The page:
The SERICC Services Delivery Manager explained that the data presented to the Committee compared figures from between March 2020-21 and March 2021-22. She explained that figures for March 2021-22 had remained relatively static compared to the previous year, with a small increase in the number of people reporting aged between 18-24 years old and 13-17 years old, which was partly due to the end of lockdown restrictions. She added that SERICC had seen 587 incidents reported by 527 users, and these could be recent incidents or from a long time ago. She added that SERICC provided all survivors with counselling sessions, advisers, and helped victims report to the police if they chose. The SERICC Services Delivery Manager explained that in 2021/22 346 females had reported incidents to the police, which meant that the number of people not reporting had increased since 2020/21. She explained that SERICC was the only service in the UK which provided a direct referral pathway, which meant that incidents could be reported directly.

The Chair thanked SERICC for their presentation and asked if they had encountered any grooming gangs commuting from London to operate in Essex. The SERICC Services Delivery Manager explained that their data showed that no grooming gangs had been reported in Thurrock. The SERICC Director added that if a perpetrator assaulted a victim more than once, then this could be classed as grooming under the Home Office’s Violence Against Women and Girls Strategy. The Chair asked why data on female genital mutilation (FGM) did not specify the ethnicity of the perpetrators. The SERICC Director explained that this demographic information was provided by the government rather than SERICC, but could be shared with the Committee.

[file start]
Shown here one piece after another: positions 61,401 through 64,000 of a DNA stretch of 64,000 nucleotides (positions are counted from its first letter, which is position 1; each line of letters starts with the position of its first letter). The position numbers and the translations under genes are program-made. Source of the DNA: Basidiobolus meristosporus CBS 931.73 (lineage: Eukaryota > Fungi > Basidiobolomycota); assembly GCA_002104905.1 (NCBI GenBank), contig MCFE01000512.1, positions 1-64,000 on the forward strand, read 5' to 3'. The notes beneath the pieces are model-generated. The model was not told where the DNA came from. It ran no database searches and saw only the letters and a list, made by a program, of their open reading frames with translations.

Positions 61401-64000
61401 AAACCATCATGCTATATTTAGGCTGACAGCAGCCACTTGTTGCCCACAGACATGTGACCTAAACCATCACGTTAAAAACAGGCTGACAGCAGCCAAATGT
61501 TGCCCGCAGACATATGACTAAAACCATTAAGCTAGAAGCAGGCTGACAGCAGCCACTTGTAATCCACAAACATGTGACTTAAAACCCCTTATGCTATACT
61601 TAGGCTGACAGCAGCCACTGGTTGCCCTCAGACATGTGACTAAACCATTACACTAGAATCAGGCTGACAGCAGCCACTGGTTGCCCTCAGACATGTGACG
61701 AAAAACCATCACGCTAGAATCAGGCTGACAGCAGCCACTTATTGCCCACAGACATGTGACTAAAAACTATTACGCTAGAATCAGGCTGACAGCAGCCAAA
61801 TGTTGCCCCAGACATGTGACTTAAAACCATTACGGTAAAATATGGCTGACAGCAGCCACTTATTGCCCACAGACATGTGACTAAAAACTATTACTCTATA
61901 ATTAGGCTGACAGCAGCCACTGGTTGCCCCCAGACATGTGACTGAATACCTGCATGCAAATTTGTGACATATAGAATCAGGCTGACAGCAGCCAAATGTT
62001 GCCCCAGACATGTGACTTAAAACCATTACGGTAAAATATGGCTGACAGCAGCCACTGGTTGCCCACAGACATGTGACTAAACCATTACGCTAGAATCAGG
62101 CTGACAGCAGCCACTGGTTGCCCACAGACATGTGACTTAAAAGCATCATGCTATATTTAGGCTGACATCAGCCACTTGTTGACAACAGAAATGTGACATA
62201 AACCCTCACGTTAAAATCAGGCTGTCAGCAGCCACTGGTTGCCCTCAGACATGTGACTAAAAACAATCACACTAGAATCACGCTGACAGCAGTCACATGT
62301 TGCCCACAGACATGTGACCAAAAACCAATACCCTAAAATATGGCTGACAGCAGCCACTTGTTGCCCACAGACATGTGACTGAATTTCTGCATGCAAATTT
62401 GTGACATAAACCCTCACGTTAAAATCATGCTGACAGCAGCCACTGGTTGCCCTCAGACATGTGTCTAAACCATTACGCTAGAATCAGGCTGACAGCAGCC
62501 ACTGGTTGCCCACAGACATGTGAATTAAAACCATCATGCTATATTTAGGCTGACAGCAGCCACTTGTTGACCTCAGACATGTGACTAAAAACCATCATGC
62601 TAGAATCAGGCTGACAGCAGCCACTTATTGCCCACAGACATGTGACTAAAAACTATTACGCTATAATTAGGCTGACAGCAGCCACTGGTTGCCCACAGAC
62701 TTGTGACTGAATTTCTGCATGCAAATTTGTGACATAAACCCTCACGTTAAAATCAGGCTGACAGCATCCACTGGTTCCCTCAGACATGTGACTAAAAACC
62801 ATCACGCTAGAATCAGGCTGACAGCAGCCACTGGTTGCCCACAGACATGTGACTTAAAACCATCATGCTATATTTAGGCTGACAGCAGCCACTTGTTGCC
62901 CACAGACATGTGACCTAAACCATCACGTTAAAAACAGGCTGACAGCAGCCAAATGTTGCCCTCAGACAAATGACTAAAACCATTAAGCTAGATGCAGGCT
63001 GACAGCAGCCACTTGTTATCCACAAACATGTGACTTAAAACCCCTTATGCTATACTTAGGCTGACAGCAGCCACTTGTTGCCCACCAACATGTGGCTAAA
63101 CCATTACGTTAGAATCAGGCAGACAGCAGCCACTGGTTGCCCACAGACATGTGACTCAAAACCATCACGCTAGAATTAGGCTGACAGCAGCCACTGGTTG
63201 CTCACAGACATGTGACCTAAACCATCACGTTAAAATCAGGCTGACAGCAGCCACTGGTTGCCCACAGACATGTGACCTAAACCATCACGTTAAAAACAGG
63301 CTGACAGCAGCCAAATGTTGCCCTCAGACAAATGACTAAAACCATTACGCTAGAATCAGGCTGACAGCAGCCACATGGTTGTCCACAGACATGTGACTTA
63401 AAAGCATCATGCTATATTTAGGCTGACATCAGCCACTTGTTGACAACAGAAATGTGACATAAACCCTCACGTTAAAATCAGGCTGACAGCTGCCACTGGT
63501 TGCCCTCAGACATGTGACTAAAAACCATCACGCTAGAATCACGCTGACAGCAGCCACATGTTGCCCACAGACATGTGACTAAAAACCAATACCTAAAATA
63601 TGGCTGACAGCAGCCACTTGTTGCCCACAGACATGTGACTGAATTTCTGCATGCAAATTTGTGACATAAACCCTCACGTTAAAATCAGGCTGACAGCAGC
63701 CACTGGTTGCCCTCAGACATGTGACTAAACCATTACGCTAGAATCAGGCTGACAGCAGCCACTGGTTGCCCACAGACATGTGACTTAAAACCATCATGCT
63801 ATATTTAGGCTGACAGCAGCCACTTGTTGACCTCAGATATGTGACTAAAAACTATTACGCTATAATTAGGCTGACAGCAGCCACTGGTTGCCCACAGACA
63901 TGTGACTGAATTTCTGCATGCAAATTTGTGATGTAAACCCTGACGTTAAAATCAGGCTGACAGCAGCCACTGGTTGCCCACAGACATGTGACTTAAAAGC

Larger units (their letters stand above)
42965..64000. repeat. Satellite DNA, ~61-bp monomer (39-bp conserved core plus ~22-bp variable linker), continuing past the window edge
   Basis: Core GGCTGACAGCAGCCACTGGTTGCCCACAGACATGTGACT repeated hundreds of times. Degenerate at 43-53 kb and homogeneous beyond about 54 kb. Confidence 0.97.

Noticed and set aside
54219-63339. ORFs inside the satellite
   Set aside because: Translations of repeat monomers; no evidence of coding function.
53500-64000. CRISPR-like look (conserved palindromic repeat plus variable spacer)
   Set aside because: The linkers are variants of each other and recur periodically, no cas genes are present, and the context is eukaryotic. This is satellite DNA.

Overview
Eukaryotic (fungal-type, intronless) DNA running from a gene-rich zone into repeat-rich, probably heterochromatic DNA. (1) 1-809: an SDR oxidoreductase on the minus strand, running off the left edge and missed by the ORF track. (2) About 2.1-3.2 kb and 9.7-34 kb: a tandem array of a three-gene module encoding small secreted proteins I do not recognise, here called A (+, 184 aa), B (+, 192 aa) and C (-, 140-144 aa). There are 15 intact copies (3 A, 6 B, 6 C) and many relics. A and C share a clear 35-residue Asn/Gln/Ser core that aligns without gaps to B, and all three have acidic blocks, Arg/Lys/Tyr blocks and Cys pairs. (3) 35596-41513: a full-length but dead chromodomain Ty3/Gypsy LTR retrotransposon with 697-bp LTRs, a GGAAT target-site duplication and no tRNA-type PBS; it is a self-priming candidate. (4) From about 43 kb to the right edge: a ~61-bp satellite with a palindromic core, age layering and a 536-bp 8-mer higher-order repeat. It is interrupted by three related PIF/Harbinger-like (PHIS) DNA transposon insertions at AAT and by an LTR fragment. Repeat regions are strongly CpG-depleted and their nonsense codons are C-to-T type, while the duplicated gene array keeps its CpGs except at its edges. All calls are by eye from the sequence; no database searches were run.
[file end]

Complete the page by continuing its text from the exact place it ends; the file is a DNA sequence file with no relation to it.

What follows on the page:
The Chair highlighted the work on Operation Hydrant that was being undertaken by the National Police Chiefs Council regarding historic abuse. He stated that their figures showed 12,000 total victims, 8,000 of whom were boys and 4,000 of whom were girls. He stated that the perpetrators listed in Operation Hydrant were often TV personalities, sports stars, politicians, or music industry professionals. He felt that the work of Operation Hydrant should be more publicised due to  ...  view the full minutes text for item 11.


Modern Day Slavery and Human Trafficking Update Report pdf icon PDF 157 KB

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The Strategic Lead Social Work Support introduced the report and stated that it had last been presented to the Committee in 2021. She explained that the Committee had requested a standalone Modern Day Slavery statement, rather than being included in the Violence Against Women and Girls (VAWG) Strategy, and both the Adult Social Care and Children’s Social Care had worked together to build the strategy.